Apparently unappreciated by contemporary central bankers, over-liquefied and speculative markets are by their nature mystifying. They will confound – and seem to revel in doing the exact opposite of what is expected. Bubble markets will undoubtedly behave in a manner that guarantee that the most damage is inflicted upon the largest number of participants. I was in awe as “money” flooded into GSE debt and MBS following the subprime eruption in 2007. The Bubble had been pierced, with Trillions of securities and assets mispriced throughout the markets. Yet speculative impulses and confidence that aggressive monetary stimulus was in the offing ensured prices became only further detached from reality. MBS yields sank 100 bps in the six months preceding early-2008, extending “Terminal Phase” excesses and ensuring risk markets turned highly correlated – and acutely vulnerable.
July 20 – Reuters (Karin Strohecker): “Developing countries have nearly tripled their external debt over the past decade, outpacing economic growth and increases in foreign exchange reserves - which could leave them open in the future to a ‘systemic crisis’, …Moody's said… Emerging market governments and companies around the globe have rushed in recent years to take advantage of rock-bottom global borrowing costs and investor hunger for yield. As a result, external debt jumped to $8.2 trillion in 2015 from $3.0 trillion in 2005, the Moody's report found, thanks largely to private-sector borrowing. The average ratio of external debt to gross domestic product jumped to 54% in 2015 from a decade-low of 40% in 2008. ‘External vulnerability has increased significantly in about 75% of emerging economies globally,’ the authors… wrote. The average ratio of external debt to reserves soared to more than 350% last year from just over 250% in 2007, the report added.”
July 22 – Bloomberg (Alastair Marsh and Siddharth Verma): “Investors are rushing into emerging-market debt so fast they've already beaten the record they set two weeks ago. Net inflows to funds that buy emerging-market bonds reached an all-time high in the week through July 20, according to Bank of America Corp. — $4.9 billion, to be precise. That's over a billion more than the previous record registered only two weeks before, indicating that the "great migration" into the asset class heralded by BlackRock Inc. is rapidly picking up pace… Almost the same amount of money's been poured into EM equity funds as into bonds. The $4.7 billion invested into EM stock markets over the same week amounts to the most in 12 months…”
A powerful short squeeze throughout EM has at this point morphed into self-reinforcing inflows. Recent outperformance has incited the mammoth – and fidgety - trend-following and performance-chasing Crowd. Of course, global QE and zero rates have been instrumental. Moreover, the policy-induced market dislocation that has created $12 Trillion of negative-yielding sovereign debt has unleashed another powerful round of global yield-chasing flows – right in the face of fundamental deterioration. Importantly, EM outperformance has worked to further synchronize global markets into one big highly-correlated speculative melee, a Bubble resting precariously on the simple faith that central banks have it all under control.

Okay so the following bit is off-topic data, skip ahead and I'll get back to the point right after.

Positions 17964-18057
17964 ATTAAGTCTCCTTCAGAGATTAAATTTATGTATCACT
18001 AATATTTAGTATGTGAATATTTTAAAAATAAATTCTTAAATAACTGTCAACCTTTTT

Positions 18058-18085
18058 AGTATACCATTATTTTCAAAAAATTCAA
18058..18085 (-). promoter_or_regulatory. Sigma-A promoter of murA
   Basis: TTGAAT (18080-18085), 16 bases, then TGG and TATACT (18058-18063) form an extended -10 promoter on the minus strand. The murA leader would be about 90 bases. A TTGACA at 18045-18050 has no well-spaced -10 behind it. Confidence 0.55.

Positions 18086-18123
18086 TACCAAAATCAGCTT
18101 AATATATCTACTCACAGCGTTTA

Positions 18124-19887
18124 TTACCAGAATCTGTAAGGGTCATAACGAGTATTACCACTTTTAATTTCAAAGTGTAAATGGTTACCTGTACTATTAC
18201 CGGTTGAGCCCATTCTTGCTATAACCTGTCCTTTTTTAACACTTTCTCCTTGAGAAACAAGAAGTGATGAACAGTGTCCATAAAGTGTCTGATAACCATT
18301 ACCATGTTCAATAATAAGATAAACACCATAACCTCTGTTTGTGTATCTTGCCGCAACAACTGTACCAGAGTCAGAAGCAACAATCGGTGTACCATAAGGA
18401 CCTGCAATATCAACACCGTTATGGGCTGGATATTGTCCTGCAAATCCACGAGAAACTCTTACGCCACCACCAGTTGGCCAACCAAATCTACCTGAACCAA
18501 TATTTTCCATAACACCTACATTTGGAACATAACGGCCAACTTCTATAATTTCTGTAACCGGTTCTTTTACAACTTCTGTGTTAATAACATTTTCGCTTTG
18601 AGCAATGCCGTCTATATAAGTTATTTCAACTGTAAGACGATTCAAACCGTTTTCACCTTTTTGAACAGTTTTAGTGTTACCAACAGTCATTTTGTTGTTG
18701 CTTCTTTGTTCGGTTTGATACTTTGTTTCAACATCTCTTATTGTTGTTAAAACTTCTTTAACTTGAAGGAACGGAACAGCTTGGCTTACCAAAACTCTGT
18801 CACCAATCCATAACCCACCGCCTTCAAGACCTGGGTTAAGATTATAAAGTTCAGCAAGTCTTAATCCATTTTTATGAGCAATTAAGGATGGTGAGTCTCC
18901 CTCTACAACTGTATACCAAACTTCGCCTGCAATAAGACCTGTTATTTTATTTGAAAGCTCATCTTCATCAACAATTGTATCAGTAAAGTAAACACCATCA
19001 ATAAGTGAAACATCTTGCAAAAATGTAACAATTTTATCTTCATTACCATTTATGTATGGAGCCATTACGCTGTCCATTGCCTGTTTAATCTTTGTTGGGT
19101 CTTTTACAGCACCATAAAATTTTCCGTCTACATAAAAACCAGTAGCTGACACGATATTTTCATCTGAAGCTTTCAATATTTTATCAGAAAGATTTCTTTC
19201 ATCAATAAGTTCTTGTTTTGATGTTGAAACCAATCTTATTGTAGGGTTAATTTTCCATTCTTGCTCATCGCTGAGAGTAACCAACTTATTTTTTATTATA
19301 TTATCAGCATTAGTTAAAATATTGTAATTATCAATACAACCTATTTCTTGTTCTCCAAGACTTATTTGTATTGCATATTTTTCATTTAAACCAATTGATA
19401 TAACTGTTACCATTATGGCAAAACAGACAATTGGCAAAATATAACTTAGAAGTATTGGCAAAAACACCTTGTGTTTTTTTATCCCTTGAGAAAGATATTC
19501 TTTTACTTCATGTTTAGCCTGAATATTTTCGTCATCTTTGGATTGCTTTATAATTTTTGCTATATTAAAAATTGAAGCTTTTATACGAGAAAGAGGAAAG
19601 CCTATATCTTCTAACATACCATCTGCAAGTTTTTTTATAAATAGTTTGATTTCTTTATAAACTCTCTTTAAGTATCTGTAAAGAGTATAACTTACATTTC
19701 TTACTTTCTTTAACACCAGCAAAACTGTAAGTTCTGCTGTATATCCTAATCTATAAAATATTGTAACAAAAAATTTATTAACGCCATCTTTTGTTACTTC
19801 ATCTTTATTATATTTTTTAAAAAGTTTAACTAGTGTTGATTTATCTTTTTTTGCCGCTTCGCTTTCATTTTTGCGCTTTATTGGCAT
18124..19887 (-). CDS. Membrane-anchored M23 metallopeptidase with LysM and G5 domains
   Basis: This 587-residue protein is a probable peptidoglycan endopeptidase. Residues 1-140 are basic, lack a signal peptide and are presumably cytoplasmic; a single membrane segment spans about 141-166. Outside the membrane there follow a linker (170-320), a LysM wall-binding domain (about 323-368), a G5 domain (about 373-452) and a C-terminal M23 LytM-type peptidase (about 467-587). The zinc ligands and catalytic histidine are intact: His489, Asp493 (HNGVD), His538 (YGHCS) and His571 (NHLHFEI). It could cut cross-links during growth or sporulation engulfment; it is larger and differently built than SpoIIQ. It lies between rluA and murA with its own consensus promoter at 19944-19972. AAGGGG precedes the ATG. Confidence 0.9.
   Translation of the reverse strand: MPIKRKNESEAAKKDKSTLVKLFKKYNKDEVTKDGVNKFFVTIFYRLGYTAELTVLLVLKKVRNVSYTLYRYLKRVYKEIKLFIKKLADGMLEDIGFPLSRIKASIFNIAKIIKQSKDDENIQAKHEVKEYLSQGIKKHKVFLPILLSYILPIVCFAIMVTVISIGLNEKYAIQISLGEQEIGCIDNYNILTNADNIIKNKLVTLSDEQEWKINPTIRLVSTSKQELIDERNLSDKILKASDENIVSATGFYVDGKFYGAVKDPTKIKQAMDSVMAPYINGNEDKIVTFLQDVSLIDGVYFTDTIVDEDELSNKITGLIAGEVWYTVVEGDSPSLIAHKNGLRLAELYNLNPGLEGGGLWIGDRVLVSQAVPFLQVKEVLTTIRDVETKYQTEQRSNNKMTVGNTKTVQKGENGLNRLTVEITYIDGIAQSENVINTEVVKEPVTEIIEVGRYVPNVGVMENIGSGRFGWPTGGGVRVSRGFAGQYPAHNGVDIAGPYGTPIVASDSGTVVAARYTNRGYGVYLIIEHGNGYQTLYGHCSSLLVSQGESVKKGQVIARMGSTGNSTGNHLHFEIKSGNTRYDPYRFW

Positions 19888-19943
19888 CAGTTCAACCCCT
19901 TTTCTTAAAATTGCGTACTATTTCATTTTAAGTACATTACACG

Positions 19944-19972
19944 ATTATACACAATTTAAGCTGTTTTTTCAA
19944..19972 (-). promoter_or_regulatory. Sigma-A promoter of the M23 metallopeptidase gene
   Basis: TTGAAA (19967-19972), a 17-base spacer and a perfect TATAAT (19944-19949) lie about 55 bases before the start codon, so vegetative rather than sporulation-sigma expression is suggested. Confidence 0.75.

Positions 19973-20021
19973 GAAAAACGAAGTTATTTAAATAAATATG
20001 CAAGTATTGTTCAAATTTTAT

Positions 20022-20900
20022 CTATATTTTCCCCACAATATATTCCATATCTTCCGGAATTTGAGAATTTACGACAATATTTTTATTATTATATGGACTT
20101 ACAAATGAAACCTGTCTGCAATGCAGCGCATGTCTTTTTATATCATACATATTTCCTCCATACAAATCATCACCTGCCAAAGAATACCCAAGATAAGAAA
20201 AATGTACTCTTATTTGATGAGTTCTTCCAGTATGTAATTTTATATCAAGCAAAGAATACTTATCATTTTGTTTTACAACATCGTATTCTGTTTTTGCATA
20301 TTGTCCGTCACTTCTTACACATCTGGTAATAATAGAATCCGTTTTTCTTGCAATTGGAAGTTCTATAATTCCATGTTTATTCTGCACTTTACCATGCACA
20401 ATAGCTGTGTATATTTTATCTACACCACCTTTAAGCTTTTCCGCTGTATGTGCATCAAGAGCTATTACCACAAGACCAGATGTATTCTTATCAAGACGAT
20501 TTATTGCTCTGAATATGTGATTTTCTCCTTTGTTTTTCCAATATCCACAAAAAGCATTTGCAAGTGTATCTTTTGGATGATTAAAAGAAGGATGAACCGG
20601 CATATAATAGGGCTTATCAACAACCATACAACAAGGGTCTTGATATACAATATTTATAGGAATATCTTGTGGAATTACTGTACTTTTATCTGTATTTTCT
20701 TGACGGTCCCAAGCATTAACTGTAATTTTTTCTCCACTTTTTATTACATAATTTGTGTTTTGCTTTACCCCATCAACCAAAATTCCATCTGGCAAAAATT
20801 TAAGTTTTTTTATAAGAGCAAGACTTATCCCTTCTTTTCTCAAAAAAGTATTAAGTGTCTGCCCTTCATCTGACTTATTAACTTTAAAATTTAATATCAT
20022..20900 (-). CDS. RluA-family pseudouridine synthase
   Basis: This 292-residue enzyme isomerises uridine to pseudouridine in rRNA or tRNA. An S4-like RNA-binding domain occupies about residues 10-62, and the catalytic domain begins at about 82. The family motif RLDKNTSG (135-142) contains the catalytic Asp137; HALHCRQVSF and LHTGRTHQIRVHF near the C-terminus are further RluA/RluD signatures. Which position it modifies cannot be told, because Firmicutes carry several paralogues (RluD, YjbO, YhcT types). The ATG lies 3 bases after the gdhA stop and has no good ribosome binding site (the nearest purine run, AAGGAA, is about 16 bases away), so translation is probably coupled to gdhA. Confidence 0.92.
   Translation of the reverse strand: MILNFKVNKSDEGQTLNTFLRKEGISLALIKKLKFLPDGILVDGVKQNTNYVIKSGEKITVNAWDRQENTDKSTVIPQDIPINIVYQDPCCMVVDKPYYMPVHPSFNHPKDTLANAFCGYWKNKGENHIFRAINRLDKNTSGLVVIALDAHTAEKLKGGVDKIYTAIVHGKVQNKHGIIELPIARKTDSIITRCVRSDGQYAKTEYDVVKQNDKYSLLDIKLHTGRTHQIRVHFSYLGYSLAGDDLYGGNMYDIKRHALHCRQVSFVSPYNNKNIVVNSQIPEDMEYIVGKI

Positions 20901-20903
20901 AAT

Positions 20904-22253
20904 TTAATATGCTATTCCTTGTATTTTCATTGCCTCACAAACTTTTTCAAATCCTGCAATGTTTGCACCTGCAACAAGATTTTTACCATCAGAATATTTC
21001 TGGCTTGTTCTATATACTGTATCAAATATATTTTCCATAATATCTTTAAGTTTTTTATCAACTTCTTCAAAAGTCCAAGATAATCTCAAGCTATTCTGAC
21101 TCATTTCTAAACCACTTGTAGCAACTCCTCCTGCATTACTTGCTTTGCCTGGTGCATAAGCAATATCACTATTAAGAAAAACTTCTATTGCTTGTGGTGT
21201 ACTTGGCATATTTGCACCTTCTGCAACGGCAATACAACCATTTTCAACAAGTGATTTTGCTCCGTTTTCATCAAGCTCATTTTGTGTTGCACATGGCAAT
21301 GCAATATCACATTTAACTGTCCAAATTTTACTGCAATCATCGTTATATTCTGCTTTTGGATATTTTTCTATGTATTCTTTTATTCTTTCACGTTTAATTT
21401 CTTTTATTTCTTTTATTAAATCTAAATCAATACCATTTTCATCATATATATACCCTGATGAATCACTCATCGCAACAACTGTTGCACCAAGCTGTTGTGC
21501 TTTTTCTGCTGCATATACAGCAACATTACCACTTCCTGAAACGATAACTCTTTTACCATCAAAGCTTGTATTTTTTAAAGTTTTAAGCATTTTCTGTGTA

Chairman Greenspan used to posit (rationalize) that since real estate markets were a local phenomenon a national real estate Bubble was implausible. I countered that the Bubble was in mortgage finance and that a centralized mortgage finance Bubble was exerting a powerful nationwide inflationary dynamic. “Terminal Phase” excess proved so powerful that a tidal wave of inflationary finance essentially lifted all boats.
These days, a similar dynamic has taken hold on a global basis, across asset classes. It’s a backdrop that continues to wreak havoc upon active fund managers – those more likely to incorporate micro and macro analysis along with risk control. It’s an atypical backdrop that continues to reward passive “management,” unencumbered by analysis and risk management.
And as “money” floods in to play high-dividend payers, high-yield, low-beta, “defensive”, “smart-beta,” and EM, an inflating market forces short-covering, the unwinding of hedges and capitulation “gotta jump aboard ‘cause I can’t afford to miss the rally” flows. It boils down to one singular speculative bet on “the market.” All-time highs into an alarming, faltering fundamental backdrop? It happened in late-2007. What others label “bull market” I see as market dislocation.